Neuroarchaeology and an Indonesian seafood experience

Dr. Shelby Putt
Dr. Shelby Putt-paleoanthropologist and seafood lover.

Are you kept up a night trying to tackle the problems of early hominid evolution? Like, what’s the significance of language to the production of stone tools? Or, what’s going on in a person’s brain while they are knapping away on some stones? Well, grab some popcorn and hold on to your seat and brace yourself for some hardcore knowledge! We had the privilege to chat with Dr. Shelby Putt from the Stone Age Institute in Indiana who is doing some really exceptional and intriguing research.

Shelby has been working hard on a study to understand what’s going on in the human brain during stone tool production. Using imaging technology of modern human brains her research focuses on the Oldowan and Acheulian stone tool industries to find some answers.   Through her hard work and passion,  Shelby has revealed a lot about our early ancestors and the stone tools they produced. I could write more but I’ll leave it to the expert to explain it so you need to download and listen to the podcast!

A different view, showing the model flintknapping while having her brain activity measured with NIRS (Dr. Shelby Putt in the background at the NIRS system)
Digitizing a participant’s head.
Acheulean network.

In the closing moments of the interview. The food portion of the program. Shelby admits she is a picky eater. I think this is code for, “I don’t cook.” Anyway, she does share with us her experience abroad. We’ve all been there. We’ve had food put in front of us that confronts our long-held food phobia or avoidance. I have a friend who gags at the sight of strawberries. That’s extreme.  Shelby’s isn’t so extreme. She just didn’t like seafood. This all changed when she did fieldwork in Indonesia. It’s a great story about being human, letting go, and trying something new! Enjoy!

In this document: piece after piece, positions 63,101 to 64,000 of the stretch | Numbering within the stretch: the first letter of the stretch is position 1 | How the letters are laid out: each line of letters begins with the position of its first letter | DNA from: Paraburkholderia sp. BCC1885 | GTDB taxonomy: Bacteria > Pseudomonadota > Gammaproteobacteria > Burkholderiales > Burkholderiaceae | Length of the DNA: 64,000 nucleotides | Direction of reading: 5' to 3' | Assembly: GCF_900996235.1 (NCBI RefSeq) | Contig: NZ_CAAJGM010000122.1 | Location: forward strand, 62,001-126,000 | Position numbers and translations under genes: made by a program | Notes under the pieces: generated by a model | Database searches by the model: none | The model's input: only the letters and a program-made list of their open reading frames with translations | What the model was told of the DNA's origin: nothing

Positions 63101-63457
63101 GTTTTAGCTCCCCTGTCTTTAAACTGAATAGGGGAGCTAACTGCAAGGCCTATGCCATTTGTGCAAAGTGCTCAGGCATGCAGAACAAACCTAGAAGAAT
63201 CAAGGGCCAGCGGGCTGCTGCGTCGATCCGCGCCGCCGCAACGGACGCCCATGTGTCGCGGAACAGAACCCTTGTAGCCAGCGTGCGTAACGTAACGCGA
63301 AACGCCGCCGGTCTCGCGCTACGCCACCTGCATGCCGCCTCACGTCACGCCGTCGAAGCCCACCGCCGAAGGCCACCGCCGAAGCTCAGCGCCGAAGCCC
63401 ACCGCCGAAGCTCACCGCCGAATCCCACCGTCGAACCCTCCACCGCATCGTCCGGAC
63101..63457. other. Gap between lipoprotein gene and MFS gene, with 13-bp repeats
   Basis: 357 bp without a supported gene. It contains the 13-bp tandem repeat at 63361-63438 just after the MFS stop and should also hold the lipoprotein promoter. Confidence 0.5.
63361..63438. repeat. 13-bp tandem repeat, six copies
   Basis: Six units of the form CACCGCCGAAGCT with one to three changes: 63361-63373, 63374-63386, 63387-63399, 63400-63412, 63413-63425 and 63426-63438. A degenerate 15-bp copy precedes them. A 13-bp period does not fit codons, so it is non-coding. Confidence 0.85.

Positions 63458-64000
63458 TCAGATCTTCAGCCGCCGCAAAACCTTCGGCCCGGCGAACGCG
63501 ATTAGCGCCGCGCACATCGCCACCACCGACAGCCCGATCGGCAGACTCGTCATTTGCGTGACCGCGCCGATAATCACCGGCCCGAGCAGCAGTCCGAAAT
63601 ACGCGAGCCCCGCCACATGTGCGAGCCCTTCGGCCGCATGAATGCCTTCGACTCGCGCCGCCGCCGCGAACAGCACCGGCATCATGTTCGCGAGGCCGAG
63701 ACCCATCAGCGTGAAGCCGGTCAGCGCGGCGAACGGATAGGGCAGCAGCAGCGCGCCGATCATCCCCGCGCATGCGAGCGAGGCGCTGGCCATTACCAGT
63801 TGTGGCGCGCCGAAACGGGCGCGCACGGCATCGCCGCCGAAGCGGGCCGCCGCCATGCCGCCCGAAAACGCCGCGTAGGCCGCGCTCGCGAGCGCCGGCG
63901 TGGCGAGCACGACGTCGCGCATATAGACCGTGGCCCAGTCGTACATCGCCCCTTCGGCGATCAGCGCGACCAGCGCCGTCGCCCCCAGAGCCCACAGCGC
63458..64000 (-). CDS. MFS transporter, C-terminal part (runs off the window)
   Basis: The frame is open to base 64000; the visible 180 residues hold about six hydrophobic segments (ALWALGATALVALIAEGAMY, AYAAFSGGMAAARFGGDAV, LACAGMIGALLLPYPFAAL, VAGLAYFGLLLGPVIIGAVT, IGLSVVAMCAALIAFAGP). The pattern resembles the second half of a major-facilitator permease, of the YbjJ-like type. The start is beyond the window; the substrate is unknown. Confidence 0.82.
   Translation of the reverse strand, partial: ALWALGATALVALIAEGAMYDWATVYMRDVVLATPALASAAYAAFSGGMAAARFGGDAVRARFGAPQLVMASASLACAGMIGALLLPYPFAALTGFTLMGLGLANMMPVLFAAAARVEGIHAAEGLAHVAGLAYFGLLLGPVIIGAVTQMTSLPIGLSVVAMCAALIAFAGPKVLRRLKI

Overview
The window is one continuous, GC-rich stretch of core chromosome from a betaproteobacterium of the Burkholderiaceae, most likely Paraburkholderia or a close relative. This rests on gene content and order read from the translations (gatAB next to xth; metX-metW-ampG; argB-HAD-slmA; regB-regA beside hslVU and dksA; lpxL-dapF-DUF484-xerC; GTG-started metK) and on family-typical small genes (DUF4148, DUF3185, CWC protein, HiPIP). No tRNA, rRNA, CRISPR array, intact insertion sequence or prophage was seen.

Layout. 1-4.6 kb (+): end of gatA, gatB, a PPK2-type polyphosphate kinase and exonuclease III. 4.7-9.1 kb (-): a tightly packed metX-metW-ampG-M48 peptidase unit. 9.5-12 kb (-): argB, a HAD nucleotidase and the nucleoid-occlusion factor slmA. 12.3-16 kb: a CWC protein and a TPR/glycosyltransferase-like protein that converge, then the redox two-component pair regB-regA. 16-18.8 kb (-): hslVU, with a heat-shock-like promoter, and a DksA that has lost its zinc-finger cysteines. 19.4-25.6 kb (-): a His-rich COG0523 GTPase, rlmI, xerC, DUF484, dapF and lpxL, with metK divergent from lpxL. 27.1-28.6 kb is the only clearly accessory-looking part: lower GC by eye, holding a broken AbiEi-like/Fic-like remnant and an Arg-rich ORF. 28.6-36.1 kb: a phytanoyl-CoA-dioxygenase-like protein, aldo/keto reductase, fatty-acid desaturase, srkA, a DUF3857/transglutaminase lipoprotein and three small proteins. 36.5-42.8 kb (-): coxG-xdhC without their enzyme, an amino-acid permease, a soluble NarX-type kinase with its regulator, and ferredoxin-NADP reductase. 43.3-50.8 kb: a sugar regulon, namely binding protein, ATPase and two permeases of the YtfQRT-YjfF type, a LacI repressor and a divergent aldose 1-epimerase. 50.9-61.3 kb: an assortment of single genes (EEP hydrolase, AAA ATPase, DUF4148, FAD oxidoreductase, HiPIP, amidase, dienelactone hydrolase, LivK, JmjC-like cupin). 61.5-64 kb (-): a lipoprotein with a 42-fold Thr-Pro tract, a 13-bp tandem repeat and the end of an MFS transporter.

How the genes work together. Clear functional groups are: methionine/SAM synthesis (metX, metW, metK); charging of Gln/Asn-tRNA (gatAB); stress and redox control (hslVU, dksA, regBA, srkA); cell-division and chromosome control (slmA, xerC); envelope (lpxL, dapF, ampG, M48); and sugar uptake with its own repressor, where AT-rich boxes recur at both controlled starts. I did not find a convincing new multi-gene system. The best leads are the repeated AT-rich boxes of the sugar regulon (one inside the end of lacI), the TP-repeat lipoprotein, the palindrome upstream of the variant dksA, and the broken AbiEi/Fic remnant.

Dr. Shelby Putt breaking down walls-BOOM!

An informative link that goes along with the interview.

A short clip of a training video that the study participants watched

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Rock art from the Black Desert in Jordan with stuffed peppers.

Nathalie Brusgaard
Rock art aficionado Nathalie Brusgaard!

Nathalie Brusgaard is a P.h.D. candidate from Leiden University. Nathalie speaks with us about her research with rock art from the Black Desert in Jordan. This is the first detailed study of the rock art left behind by nomadic groups that traveled this region of Jordan during the late first millennium BC/  early first millennium AD. We are really fortunate that Nathalie made time for us and we are grateful that she shared with us her groundbreaking work!

Black Desert
Rock art overlooking the Black Desert.

We chat with her about what it is like to work in the desert. Nathalie shares with us her experiences from seeing beautiful sunrises over the desert to living in an old miner’s station powered only by solar energy. These are charming stories about the unique life of an archaeologist that should not be missed!

Jebel Qurma
Sunrise over the Jebel Qurma region.

Finally, Nathalie shares with us a simple and delicious stuffed pepper recipe!

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Pioneer cemeteries from Upstate New York with lemon curd

Amanda Brainard
Cemetery historian & Victorian re-enactor Amanda Brainard

Self-starter and scholar Amanda Brainard has done what few of us do-she’s taken the initiative to follow her passion. No, her passion isn’t base jumping from a high mountain cliff in a wingsuit. It’s something deeper and more selfless. Amanda’s passion is to protect our cemeteries from neglect and decay.

Cemetery neglect and decay.
Amanda measuring a damaged headstone in Riga Road Cemetery. The measurements will be used to repair the stone and make a perfect replica if needed.

 

Join us as we talk to Amanda about her community-based project, the Northeastern Coalition for Cemetery Studies (here). Its goal is to preserve the cemeteries of our local communities for future generations. Amanda has an ongoing pilot project in Leon, New York with plans to expand the work of NCCS throughout the State and beyond.

Amanda uses a mirror, the sun, and physics to read an epitaph on a broken tombstone that has not been physically accessible due to brush overgrowth for at least 30 years. This photograph marks the first time the stone has been read in at least 3 decades. The stone will eventually be charted to scale so that it can be repaired and/or reproduced properly.

Although she doesn’t share any ghost stories with us (damn!) she did present to us a lemon curd recipe that sounds scary delicious!

Recipe: Lemon Curd

½ cup butter
5 eggs
1 cup sugar
1/3 cup real lemon juice (not from concentrate……concentrated lemon juice simply will not work for this recipe) or the juice of 3 lemons